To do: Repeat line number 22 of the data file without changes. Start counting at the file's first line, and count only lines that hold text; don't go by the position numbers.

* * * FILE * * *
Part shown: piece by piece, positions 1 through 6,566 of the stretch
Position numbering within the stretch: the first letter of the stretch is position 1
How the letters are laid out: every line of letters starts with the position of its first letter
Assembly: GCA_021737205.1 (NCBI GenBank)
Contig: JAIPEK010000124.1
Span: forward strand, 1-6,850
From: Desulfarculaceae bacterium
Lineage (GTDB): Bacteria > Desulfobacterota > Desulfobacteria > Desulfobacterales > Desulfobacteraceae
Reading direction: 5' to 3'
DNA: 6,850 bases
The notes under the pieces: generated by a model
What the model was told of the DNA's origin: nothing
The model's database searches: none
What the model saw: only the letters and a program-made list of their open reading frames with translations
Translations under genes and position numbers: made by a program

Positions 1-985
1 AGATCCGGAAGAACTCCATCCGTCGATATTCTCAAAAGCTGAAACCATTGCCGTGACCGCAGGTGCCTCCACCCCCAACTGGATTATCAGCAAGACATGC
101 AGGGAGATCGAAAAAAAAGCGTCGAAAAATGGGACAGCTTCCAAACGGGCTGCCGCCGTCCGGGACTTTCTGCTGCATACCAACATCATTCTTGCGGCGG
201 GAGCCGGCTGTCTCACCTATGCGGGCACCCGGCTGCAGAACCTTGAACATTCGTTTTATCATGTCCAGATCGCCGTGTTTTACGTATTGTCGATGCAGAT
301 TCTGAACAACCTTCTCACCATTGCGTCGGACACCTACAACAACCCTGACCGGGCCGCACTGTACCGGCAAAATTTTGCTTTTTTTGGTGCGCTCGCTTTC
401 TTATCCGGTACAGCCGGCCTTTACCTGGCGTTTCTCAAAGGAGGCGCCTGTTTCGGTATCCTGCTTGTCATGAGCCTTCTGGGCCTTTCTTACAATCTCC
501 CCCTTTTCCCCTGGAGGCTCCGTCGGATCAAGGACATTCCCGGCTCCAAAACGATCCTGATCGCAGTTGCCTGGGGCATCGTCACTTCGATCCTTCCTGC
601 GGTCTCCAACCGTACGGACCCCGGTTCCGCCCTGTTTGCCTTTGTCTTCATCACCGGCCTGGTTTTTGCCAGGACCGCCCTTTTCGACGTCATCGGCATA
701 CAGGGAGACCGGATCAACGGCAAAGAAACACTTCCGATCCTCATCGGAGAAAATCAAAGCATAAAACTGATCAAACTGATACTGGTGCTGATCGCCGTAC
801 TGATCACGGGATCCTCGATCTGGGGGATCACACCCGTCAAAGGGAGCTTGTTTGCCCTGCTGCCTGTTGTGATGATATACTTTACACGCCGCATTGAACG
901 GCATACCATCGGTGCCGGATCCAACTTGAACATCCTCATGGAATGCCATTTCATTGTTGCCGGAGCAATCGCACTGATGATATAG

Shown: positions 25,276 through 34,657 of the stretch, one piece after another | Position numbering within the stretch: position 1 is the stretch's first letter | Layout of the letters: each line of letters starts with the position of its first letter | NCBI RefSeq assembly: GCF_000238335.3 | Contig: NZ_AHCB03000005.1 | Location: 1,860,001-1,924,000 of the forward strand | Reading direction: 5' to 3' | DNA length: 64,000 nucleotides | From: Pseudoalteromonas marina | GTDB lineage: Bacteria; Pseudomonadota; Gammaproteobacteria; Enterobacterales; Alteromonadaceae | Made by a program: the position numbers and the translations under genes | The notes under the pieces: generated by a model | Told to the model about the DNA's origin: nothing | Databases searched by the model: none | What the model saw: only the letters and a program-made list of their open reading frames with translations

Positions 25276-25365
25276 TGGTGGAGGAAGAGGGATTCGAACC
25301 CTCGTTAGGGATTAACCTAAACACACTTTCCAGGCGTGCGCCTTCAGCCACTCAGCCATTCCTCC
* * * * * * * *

501 CCCTTTTCCCCTGGAGGCTCCGTCGGATCAAGGACATTCCCGGCTCCAAAACGATCCTGATCGCAGTTGCCTGGGGCATCGTCACTTCGATCCTTCCTGC